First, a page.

What is it about?

Some social and engineered systems rely on fixed ideas, as well as technical components, in order to work. This paper shows how to identify these ideas, allowing system designers to modify their influence.

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Why is it important?

System analysts and designers have assumed that all ideas are brought into social and engineered systems by system users. Their role in system design and performance has therefore been ignored. Recognising fixed ideas (memes) as necessary functional components of systems allows analysts and designers new avenues to modify systems. This can support the improvement of beneficial systems (e.g. energy and food production and distribution) and the disruption of detrimental ones (e.g. crime and terrorism).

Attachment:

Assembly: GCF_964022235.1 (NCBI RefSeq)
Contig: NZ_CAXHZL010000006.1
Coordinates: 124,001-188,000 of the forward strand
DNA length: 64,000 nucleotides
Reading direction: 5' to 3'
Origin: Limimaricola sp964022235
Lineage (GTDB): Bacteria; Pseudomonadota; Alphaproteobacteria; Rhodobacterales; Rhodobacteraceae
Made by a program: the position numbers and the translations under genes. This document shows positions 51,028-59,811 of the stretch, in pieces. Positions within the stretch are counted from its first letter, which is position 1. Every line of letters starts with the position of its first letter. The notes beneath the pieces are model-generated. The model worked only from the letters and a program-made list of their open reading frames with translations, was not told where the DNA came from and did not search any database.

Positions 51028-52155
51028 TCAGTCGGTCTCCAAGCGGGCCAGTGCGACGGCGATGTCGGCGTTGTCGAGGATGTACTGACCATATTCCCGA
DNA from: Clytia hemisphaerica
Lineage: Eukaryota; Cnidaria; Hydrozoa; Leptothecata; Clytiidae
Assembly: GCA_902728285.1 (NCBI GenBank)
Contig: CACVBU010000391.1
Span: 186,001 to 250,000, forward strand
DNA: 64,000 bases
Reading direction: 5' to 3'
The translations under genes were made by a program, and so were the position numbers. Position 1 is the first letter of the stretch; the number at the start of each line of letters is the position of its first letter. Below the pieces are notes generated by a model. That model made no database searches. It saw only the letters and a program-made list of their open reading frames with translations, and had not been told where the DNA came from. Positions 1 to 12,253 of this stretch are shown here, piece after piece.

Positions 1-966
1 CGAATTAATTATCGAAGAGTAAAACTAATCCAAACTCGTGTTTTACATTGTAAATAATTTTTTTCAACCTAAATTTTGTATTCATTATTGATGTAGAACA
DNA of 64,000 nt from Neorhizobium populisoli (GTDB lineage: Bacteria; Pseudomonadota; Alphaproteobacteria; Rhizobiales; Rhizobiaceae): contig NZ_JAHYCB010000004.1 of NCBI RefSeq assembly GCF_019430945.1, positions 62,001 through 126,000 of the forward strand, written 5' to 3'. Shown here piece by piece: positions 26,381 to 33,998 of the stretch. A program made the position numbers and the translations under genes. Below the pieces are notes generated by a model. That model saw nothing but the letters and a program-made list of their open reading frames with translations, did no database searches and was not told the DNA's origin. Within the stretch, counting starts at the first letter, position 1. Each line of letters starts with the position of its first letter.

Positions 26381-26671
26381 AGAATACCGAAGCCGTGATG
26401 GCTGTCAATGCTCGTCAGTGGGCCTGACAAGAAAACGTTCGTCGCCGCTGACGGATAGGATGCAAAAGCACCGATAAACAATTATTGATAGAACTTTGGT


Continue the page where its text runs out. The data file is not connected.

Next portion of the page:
Despite its popular use to describe amusing images and slogans on the internet, the term 'meme' describes a fixed idea that is easily transmitted. Like genes, memes are replicators that convey information. However, rather than shaping the bodies of organisms, they shape culture. Recognising the functional role of specific memes in social and work systems offers new ways to shape the world in which we live and work.

Tony Carden

Read the Original

This page is a summary of: Accounting for memes in sociotechnical systems: extending the abstraction hierarchy to consider cognitive objects, Ergonomics, April 2019, Taylor & Francis, DOI: 10.1080/00140139.2019.1603403.
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